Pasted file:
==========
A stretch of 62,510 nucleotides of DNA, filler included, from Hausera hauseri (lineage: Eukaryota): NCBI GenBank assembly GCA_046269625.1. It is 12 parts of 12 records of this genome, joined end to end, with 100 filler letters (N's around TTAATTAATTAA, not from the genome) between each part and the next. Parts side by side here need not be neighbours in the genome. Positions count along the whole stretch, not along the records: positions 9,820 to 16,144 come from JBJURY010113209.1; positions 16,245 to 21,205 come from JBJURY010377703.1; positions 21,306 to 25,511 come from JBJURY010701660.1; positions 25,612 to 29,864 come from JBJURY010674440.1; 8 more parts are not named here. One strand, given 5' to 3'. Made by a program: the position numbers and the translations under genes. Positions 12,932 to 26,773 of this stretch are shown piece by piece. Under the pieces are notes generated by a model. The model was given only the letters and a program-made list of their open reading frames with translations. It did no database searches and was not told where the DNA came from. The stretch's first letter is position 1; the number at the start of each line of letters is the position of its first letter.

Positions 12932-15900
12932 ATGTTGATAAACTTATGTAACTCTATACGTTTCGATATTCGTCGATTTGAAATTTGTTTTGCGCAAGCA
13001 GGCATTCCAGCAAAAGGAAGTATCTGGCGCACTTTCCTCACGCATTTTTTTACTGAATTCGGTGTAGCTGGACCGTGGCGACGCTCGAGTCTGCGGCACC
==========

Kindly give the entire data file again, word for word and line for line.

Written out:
A stretch of 62,510 nucleotides of DNA, filler included, from Hausera hauseri (lineage: Eukaryota): NCBI GenBank assembly GCA_046269625.1. It is 12 parts of 12 records of this genome, joined end to end, with 100 filler letters (N's around TTAATTAATTAA, not from the genome) between each part and the next. Parts side by side here need not be neighbours in the genome. Positions count along the whole stretch, not along the records: positions 9,820 to 16,144 come from JBJURY010113209.1; positions 16,245 to 21,205 come from JBJURY010377703.1; positions 21,306 to 25,511 come from JBJURY010701660.1; positions 25,612 to 29,864 come from JBJURY010674440.1; 8 more parts are not named here. One strand, given 5' to 3'. Made by a program: the position numbers and the translations under genes. Positions 12,932 to 26,773 of this stretch are shown piece by piece. Under the pieces are notes generated by a model. The model was given only the letters and a program-made list of their open reading frames with translations. It did no database searches and was not told where the DNA came from. The stretch's first letter is position 1; the number at the start of each line of letters is the position of its first letter.

Positions 12932-15900
12932 ATGTTGATAAACTTATGTAACTCTATACGTTTCGATATTCGTCGATTTGAAATTTGTTTTGCGCAAGCA
13001 GGCATTCCAGCAAAAGGAAGTATCTGGCGCACTTTCCTCACGCATTTTTTTACTGAATTCGGTGTAGCTGGACCGTGGCGACGCTCGAGTCTGCGGCACC